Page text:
Despite the close affiliation with Ireland, it may strike you as unusual that The Queen has only ran two of her horses there since 1996. Barber’s Shop was pulled up in last year’s Guinness Gold Cup at Punchestown while Four Winds finished runner up in the listed Vincent O’ Brien Stakes in Killarney back in 2009. In keeping with the Céad Mile Fáilte, royal runners are welcome anytime.

Happily, success has not evaded the Queen throughout her racing career. Wins of note include her coronation year of 1953 when Aureole was second in the Derby. Since then, she has won all five Classics with the exception of the Derby. Perhaps most famously, she won the Oaks in 1977, her Silver Jubilee year, with Dunfermline.

The quest continues.

To date by the way, the earlier-mentioned filly, Fascination has raced nine times, never winning. Never mind, she is still as loved as the rest of Her Majesty’s stable.

She is and always will be, one of The Queen’s horses.

Je ne sais quoi


Je ne sais quoi

By Stephen Dwyer

The 2011 Epsom Derby will live long in the memory for two reasons. Undoubtedly, the sight of nineteen year old jockey Mickael Barzalona standing mightily on Pour Moi yards before he crossed the line in front raised many seasoned eyebrows.

Celebrating victory in the Derby before you finish it is one thing. Celebrating it early by flapping your whip, saluting the crowd and pulling sharply on your mounts reins is another matter entirely. Barzalona’s premature flourish is unlikely to prove as popular as Frankie Dettori’s flying dismount in years to come.

Despite his bold celebration, Mickael Barzalona steered Pour Moi, a son of Montjeu, to a first Derby win for the French in thirty years. This could be the start of a meteoritic rise for the Lyon-born Frenchman who became the youngest rider to win the Derby since Walter Swinburn aboard the mighty Shergar. The only jockey to have ridden a Derby winner at a younger age was an eighteen-year old Lester Piggot.

Apart from Barzalonas exuberant display of Gallic Flair, the scene of The Queen’s Carlton House finishing a fast third was also memorable, albeit for the wrong reasons. For Michael Stoute, jockey Ryan Moore and of course The Queen it was a huge disappointment. For the bookmakers, it was a welcome spectacle. Reports that £20 million would have been lost by the layers had Carlton House managed to win, but it was not to be. For Her Majesty The Queen, the Derby drought continues.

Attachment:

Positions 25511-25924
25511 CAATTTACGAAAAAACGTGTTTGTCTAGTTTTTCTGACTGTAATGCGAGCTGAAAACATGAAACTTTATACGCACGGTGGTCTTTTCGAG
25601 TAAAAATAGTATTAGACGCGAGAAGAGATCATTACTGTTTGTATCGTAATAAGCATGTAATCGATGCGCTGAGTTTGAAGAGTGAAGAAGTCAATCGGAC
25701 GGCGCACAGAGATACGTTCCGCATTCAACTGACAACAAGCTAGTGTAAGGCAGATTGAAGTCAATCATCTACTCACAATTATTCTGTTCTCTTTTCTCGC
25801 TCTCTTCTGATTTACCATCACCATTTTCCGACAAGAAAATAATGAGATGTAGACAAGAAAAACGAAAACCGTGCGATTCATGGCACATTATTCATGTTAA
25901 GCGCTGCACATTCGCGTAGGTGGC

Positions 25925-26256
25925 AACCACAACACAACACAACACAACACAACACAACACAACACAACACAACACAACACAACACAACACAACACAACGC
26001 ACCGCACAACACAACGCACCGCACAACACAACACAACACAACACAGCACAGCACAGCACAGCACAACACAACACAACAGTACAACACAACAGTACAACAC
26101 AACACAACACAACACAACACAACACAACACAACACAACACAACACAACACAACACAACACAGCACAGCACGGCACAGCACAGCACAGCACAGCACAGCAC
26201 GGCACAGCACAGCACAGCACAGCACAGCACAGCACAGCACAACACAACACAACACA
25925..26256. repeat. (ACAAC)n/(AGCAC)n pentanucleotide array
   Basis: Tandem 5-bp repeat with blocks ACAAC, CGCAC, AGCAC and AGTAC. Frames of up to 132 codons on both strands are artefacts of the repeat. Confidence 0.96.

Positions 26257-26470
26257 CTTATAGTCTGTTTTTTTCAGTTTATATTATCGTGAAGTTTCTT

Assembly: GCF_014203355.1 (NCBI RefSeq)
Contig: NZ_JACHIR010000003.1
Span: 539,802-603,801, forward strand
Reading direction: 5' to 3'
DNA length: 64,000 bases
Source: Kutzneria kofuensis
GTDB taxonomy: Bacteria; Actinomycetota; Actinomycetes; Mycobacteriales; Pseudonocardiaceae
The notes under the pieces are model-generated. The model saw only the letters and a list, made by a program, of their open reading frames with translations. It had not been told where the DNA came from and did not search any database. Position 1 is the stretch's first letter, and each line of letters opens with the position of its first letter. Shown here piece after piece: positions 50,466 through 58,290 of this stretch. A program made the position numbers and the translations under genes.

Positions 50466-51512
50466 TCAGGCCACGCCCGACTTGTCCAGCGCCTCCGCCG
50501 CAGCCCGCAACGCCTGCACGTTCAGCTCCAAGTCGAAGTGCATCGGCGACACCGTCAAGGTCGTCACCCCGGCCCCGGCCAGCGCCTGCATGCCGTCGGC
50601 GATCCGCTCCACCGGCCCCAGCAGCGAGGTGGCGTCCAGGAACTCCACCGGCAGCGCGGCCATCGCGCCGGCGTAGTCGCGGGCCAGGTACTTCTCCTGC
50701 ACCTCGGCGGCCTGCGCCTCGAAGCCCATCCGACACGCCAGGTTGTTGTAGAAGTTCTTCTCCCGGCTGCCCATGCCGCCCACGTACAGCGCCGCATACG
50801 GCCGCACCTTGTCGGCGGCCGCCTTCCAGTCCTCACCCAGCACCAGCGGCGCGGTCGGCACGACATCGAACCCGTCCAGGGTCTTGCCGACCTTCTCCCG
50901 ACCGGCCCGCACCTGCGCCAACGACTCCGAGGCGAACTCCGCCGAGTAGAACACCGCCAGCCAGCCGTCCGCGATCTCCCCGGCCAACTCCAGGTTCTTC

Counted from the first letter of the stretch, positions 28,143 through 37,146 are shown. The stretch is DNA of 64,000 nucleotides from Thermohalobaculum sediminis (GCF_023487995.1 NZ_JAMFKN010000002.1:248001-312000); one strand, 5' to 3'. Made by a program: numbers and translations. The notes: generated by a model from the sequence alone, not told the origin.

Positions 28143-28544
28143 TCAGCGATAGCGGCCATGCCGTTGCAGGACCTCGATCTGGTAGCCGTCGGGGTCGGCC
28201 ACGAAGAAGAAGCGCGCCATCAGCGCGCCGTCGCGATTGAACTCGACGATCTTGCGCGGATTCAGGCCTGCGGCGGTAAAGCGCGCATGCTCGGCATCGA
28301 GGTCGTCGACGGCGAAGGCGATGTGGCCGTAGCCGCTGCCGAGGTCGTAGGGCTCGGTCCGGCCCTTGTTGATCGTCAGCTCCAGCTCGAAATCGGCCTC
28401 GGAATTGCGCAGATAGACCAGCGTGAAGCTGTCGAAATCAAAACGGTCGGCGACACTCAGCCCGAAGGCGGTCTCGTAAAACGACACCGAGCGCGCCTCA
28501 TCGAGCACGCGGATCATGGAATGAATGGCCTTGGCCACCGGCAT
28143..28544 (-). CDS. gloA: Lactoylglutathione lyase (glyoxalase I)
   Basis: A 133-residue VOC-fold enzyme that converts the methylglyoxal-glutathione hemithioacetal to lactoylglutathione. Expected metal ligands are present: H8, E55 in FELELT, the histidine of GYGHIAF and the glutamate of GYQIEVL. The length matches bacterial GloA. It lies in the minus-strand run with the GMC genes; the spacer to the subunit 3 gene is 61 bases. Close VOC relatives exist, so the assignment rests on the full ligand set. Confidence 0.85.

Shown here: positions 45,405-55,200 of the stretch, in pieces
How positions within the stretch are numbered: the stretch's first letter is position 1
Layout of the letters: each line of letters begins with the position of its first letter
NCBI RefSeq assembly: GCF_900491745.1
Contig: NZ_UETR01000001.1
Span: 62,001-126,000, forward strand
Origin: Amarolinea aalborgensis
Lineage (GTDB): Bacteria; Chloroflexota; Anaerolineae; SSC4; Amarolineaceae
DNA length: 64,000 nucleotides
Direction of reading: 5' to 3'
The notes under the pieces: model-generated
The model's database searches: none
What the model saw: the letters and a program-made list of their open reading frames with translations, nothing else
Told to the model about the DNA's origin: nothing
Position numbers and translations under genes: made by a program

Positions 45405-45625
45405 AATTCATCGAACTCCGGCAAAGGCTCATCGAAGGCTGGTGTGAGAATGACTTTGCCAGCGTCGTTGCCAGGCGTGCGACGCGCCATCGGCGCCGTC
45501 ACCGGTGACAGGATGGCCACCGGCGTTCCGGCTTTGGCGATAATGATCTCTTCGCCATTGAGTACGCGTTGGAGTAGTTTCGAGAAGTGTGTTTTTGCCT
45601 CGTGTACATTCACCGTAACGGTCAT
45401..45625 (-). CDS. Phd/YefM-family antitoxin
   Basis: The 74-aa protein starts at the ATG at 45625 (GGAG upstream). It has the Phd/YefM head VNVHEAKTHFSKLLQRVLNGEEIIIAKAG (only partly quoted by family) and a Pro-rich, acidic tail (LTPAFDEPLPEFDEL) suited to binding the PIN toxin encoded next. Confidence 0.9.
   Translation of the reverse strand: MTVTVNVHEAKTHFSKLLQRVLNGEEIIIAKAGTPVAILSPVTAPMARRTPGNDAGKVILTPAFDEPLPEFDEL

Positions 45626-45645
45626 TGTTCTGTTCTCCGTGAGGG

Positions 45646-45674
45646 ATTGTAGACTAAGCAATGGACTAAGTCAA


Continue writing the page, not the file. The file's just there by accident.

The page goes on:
No ruling Monarch has won a Derby since 1909. The last time The Queen ran a horse in the Derby, Prince William had not even been born. The last royal runner in the race, Church Parade, was a remote fifth to Shergar in the 1981 renewal. It was a remote mainly because Shergar had won by ten lengths.

Queen’s Highland Glen with a view to racing him in Dubai and made a big offer.
The Queen had no desire to sell the Sheikh the talented, but unreliable, customer who she feared might let him down like he had let her down on two occasions by playing up at the start and being withdrawn.

Through her racing adviser, John Warren, she refused the offer, but instead suggested she give the horse to Sheikh Mohammed

Carlton House was gift from the ruler of Dubai, Sheikh Mohammed Al-Maktoum. This is a gratifying tale of reaping what you sow. Apparently the Queen had a horse that was far from compliant, but considered suitable to racing on the artificial surface in Dubai if it could be ‘straightened out.’ But rather than trying to flog ‘sands to the Arabs,’ the Queen made a gift of the horse to Sheikh Mohammed.

Carlton House and three other yearlings were the Sheikh’s reciprocal gesture.
There is an Chinese proverb, A bit of fragrance always clings to the hand that gives roses.

And then, just like Cinderella, Carlton House lost a shoe. Just after the Derby, a course steward collected a stricken front horseshoe which had separated from Carlton House a mere 200 yards from the finish. It was a crucial time in the race for such and

There is the enticing prospect that day could see the Queen getting her own back on French soil should Carlton House reoppose Pour Moi in Europe's final big championship race of the season, the Prix de l'Arc de Triomphe at Longchamp in October.

Any maybe then the Queen will experience a delight that the French call “Je ne sais quoi.”